• 6 One commits reckless driving when he "drives any vehicle with a willful or wanton disregard for the safety of persons or property." (Ill. Rev. Stat. 1979, ch. 95 1/2, par. 11-503.) Actual damage to persons or property is not necessary to a finding of guilt for this offense. (See People v. Brady; People v. Burch.) It is for the trier of fact to determine whether the allegations and the evidence constituted willful and wanton misconduct by defendant. People v. Burch.
• 7 The evidence accepted by the trial court established that defendant accelerated from a stop with such speed that he approached to within a few feet of the witness, who was in the center of the street and who would have had sufficient time to cross safely at a normal pace had defendant driven more carefully. We think that to drive out of one's proper lane toward a pedestrian who is in clear view and in the center of the street so as to force her to run out of the way shows willful disregard for the pedestrian's safety and amounts to reckless driving within the meaning of the statute.
For the foregoing reasons we affirm the judgment of the circuit court.
LINDBERG, J., concurs.
Mr. JUSTICE NASH, dissenting:
I respectfully dissent. Reckless driving involves driving "with a willful or wanton disregard for the safety of persons or property" (Ill. Rev. Stat. 1979, ch. 95 1/2, par. 11-503). The State's evidence consisted solely of testimony by the complaining witness, a 20-year-old woman who had no physical impairment which might affect her ability to walk. The witness stated she began to cross the street in the middle portion of the block, not protected by a cross-walk, stop sign or traffic light, and observed an automobile at the nearest stop sign 300 feet to her left. On direct examination she testified the car approached her in the center of the narrow driving lanes of the street and when she was in the center of the street it increased its speed and she moved to get out of the way. On cross-examination, however, she testified the car left the stop sign at an average rate of speed and "we were both about the same place in the street, about the side of the street * * *." There was no suggestion that the automobile ever exceeded the legal speed limit and the witness estimated its maximum speed at 30 miles per hour.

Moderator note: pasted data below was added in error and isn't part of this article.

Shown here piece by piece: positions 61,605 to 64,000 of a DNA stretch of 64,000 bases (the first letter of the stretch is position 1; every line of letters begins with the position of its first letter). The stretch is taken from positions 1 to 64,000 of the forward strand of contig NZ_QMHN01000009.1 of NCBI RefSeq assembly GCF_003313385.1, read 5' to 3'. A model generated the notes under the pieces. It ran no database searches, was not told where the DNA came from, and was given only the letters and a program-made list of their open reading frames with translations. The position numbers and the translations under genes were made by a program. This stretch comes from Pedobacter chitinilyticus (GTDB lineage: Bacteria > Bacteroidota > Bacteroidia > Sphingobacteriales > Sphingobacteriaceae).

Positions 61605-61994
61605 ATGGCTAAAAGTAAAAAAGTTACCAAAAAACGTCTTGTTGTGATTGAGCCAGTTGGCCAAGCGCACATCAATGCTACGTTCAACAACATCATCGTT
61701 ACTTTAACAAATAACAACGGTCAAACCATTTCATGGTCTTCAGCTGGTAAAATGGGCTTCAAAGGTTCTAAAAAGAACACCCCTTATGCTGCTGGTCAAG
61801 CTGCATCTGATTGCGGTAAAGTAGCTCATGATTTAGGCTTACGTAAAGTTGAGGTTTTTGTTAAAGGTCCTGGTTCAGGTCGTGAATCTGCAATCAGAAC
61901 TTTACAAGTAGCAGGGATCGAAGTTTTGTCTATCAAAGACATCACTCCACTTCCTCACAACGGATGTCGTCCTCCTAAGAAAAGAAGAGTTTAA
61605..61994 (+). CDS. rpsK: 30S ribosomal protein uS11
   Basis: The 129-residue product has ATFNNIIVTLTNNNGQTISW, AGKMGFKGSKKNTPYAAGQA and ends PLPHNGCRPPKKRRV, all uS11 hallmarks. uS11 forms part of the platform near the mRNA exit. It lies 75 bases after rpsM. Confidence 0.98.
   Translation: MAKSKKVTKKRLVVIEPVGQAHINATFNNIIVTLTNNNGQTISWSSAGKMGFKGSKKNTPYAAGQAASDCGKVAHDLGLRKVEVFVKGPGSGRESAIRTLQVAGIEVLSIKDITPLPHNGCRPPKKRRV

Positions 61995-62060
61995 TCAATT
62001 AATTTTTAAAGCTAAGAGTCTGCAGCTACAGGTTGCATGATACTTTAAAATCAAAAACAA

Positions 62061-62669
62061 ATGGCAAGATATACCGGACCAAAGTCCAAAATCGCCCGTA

A finding of "recklessness" sufficient to support a reckless driving or reckless homicide conviction requires proof defendant acted with a conscious disregard for the safety of other persons or property constituting a gross deviation from the standard of care a reasonable person would exercise. (People v. Ziegler (1979), 78 Ill. App.3d 490, 495; People v. Chambers (1972), 8 Ill. App.3d 430, 434, aff'd sub nom. People v. Todd (1975), 59 Ill.2d 534.) Not every act of negligence or violation of the traffic laws constitutes recklessness, as only conduct of a character evidencing an utter disregard for the safety of others meets the statutory definition. (People v. Lynn (1943), 385 Ill. 165, 168; People v. Parr (1971), 133 Ill. App.2d 82, 87.) The evidence presented disclosed at most that a portion of defendant's automobile may have crossed the imaginary center line of a narrow street, while he was proceeding within the speed limit from a standing position at a stop sign, and moved to within five to eight feet of a woman who had been crossing the street at a point where no cross-walk or traffic control device made it proper for her to do so. Under the circumstances, defendant's conviction for reckless driving cannot be sustained. See People v. Burgard (1941), 377 Ill. 322; People v. Friesen (1978), 58 Ill. App.3d 180; People v. Johnson (1975), 30 Ill. App.3d 974; compare People v. Griffith (1978), 56 Ill. App.3d 747.
I would reverse.